Academic journal article Central European Journal of Public Health

Antibiotics in Serbian Households: A Source of Potential Health and Environmental Threats?

Academic journal article Central European Journal of Public Health

Antibiotics in Serbian Households: A Source of Potential Health and Environmental Threats?

Article excerpt


Recent analysis has shown that Serbia belongs to countries with high consumption of antibiotics (1,2). The Republic of Serbia is a South Eastern European country in socioeconomic transition and in the process of harmonization with health laws of the European Union. Serbia has been an independent state since 2004 and is one of the few countries in Europe which has not joined the European Surveillance of Antimicrobial Consumption (ESAC) project yet.

Worldwide data indicate that antibiotics are frequently used inappropriately (3). This inappropriate use may contribute to antibiotic resistance, which is reaching alarming levels in Southern and Eastern Europe (4). Disregarding the problem of antibiotic resistance leads not only to unfavourable medical consequences, but also to substantial ecological and economic consequences (5-8).

A limited number of surveys have been conducted around the world to explore the extent of antibiotic storage in households. The study conducted in Spain showed that the storage of antibiotics in households is an important factor which increases the cost, reduces the efficiency and decreases the quality of antibiotic treatment at the community level (9). Similar studies earned out in Russia and Palestine indicated that antibiotics were widely stocked among the general population and often used for self-medication (10,11).

Level of antibiotics storage and wastage in households is a topic of great interest and such study has not been carried out in Serbia. Therefore, the objective of this study was to investigate to what extent antimicrobials are stored and wasted in a sample of households in Novi Sad.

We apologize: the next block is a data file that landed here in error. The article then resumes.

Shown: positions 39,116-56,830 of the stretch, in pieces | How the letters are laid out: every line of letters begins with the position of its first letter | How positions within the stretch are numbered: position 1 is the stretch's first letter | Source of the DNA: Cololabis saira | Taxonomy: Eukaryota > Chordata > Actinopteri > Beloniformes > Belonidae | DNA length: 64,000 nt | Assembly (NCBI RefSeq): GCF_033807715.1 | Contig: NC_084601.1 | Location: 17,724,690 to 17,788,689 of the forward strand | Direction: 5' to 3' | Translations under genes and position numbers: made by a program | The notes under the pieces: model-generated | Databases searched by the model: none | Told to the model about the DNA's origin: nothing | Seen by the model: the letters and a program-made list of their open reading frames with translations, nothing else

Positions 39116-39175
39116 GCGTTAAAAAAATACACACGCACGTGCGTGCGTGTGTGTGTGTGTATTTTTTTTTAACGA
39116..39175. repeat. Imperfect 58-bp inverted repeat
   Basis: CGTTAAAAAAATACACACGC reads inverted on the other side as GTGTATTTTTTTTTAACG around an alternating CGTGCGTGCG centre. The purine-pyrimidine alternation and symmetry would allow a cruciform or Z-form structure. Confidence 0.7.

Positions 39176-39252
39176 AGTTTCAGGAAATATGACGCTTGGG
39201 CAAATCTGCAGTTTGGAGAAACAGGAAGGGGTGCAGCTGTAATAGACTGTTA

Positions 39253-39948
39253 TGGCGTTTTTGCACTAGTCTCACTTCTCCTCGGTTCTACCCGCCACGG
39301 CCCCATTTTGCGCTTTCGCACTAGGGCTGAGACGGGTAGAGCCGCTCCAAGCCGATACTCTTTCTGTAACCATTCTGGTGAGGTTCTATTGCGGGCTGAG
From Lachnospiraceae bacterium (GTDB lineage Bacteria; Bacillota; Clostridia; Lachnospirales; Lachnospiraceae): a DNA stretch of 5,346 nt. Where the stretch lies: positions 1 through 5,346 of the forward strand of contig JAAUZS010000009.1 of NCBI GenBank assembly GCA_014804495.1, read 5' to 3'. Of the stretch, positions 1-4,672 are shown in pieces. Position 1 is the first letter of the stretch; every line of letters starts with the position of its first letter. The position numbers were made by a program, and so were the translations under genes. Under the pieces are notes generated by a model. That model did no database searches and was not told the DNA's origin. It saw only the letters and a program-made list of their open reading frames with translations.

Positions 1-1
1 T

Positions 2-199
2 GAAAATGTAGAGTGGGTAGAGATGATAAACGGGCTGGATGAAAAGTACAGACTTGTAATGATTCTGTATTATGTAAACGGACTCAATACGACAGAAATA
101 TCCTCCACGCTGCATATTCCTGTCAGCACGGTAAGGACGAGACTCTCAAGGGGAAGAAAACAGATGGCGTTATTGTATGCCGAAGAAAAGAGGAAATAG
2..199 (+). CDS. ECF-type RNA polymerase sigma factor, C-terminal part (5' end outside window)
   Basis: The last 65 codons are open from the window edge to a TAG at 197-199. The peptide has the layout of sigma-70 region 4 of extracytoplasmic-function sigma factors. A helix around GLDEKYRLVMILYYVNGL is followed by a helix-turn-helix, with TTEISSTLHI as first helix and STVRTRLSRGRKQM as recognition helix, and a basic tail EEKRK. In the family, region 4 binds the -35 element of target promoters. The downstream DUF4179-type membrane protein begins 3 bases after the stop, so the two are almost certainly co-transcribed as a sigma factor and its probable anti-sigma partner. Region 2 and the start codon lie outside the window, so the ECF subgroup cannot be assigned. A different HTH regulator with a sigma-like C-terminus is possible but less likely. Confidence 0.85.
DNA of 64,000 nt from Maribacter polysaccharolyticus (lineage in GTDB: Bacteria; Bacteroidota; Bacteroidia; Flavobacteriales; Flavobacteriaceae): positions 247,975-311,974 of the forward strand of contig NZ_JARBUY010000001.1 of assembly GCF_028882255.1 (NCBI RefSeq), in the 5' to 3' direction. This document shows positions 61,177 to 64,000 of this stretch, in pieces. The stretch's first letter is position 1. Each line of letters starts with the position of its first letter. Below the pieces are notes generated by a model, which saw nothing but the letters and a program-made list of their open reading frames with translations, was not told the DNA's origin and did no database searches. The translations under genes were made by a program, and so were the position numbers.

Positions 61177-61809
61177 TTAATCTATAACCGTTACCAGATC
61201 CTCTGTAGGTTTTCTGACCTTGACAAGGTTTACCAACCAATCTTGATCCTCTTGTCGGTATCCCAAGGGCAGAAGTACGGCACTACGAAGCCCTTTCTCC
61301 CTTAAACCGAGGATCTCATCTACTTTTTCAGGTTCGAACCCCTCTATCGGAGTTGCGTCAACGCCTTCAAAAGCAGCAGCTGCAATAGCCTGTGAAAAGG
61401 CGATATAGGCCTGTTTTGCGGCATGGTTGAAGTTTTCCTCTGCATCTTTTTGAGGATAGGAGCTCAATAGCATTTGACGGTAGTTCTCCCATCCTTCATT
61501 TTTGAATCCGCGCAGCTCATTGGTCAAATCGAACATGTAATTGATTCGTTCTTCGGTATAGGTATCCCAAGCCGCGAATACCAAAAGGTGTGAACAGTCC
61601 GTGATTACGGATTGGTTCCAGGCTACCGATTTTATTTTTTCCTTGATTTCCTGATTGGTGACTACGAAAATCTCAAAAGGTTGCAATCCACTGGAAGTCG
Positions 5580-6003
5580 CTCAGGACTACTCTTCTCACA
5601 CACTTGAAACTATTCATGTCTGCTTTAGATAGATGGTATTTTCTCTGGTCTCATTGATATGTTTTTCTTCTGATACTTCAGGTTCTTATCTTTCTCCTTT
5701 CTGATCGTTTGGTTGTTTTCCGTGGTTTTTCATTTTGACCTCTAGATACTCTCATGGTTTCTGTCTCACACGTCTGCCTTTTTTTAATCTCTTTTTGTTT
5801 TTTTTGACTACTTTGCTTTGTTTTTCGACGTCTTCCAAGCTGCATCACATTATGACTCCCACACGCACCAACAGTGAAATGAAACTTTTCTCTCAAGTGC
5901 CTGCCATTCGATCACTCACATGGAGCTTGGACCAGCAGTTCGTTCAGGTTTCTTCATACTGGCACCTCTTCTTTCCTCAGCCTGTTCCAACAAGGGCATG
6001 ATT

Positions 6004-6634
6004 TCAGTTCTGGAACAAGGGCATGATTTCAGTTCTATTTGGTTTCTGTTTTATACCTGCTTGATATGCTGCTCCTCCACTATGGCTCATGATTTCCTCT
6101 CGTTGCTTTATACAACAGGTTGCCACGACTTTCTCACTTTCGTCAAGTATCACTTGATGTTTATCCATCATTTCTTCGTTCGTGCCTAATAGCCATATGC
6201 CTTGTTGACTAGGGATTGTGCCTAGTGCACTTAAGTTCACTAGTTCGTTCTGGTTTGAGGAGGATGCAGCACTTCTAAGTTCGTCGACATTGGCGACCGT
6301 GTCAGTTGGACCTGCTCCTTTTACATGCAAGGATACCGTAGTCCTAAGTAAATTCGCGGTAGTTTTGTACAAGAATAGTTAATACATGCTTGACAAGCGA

This is an observational, cross-sectional study of the characteristics of storage and wastage of antibacterial agents in households in the city of Novi Sad, Serbia. To the best of our knowledge, this is the first study of this type in Serbia. The study protocol was approved by the Ethical Committee of the Faculty of Medicine in Novi Sad. The study was performed in eight months period (December 2011-July 2012) and involved a sample of383 households in Novi Sad. Sample size was calculated according to results of a pilot study researching self-medication conducted in 2010 in 191 households in Novi Sad, Serbia, where percentage of drugs that were bought without prescription or consultation with physician was 46.8%. Based on this result, a sample size necessary to estimate the proportion of drugs bought without prescription with 95% confidence interval and 5% precision was 383 households.

The White Pages telephone directory with listing of noncommercial telephone subscribers was used for sampling. Systematic random sampling was performed by choosing the first number by random and dialing every 30th until the sample of 383 households willing to cooperate was reached. In total, 1,008 households were contacted (response rate 38.0%). According to 2011 Census of population, households and dwellings in the Republic of Serbia, the number of households in Novi Sad is 115 294, thus our sample include 0.33% of households. The survey was performed in Serbian language by a trained interviewer who informed the respondents about the aim of the study and asked for permission to visit them at home. Only the families willing to cooperate were included in this study. The respondents were Serbian speaking adults (> 18 years of age) responsible for the home medicine cabinets. If the right person was not available, the interview was performed with another randomly selected Serbian-speaking adult in the household.

The study consisted of a personal insight into the inventory of drugs and antibiotics in households and interview. Questionnaire was pre-tested on a small sample of households to ensure satisfactory validity and clarity. The questions were of varied format: checklists and closed-ended questions. The first part of the questionnaire focused on questions about age of the interviewee, educational level of the interviewee, number of family members and their ages, presence of any family member with a chronic disease, and presence of any family member with an acute disease (in the last two weeks). …

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